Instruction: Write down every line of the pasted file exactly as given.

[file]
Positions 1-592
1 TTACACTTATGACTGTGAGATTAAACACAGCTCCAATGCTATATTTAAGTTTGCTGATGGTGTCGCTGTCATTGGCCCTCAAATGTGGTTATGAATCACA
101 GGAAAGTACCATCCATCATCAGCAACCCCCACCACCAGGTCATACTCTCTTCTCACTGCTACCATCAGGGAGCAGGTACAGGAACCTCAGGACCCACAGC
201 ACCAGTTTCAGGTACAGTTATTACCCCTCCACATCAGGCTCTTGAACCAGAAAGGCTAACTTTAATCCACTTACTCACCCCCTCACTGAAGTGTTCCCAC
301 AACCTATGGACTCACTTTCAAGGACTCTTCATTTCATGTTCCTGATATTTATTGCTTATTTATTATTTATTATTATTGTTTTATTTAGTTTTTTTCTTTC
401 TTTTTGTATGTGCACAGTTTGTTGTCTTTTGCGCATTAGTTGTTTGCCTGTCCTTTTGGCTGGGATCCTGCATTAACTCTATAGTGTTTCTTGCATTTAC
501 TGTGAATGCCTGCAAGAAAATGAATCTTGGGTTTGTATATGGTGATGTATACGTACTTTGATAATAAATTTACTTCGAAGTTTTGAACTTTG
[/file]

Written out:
Positions 1-592
1 TTACACTTATGACTGTGAGATTAAACACAGCTCCAATGCTATATTTAAGTTTGCTGATGGTGTCGCTGTCATTGGCCCTCAAATGTGGTTATGAATCACA
101 GGAAAGTACCATCCATCATCAGCAACCCCCACCACCAGGTCATACTCTCTTCTCACTGCTACCATCAGGGAGCAGGTACAGGAACCTCAGGACCCACAGC
201 ACCAGTTTCAGGTACAGTTATTACCCCTCCACATCAGGCTCTTGAACCAGAAAGGCTAACTTTAATCCACTTACTCACCCCCTCACTGAAGTGTTCCCAC
301 AACCTATGGACTCACTTTCAAGGACTCTTCATTTCATGTTCCTGATATTTATTGCTTATTTATTATTTATTATTATTGTTTTATTTAGTTTTTTTCTTTC
401 TTTTTGTATGTGCACAGTTTGTTGTCTTTTGCGCATTAGTTGTTTGCCTGTCCTTTTGGCTGGGATCCTGCATTAACTCTATAGTGTTTCTTGCATTTAC
501 TGTGAATGCCTGCAAGAAAATGAATCTTGGGTTTGTATATGGTGATGTATACGTACTTTGATAATAAATTTACTTCGAAGTTTTGAACTTTG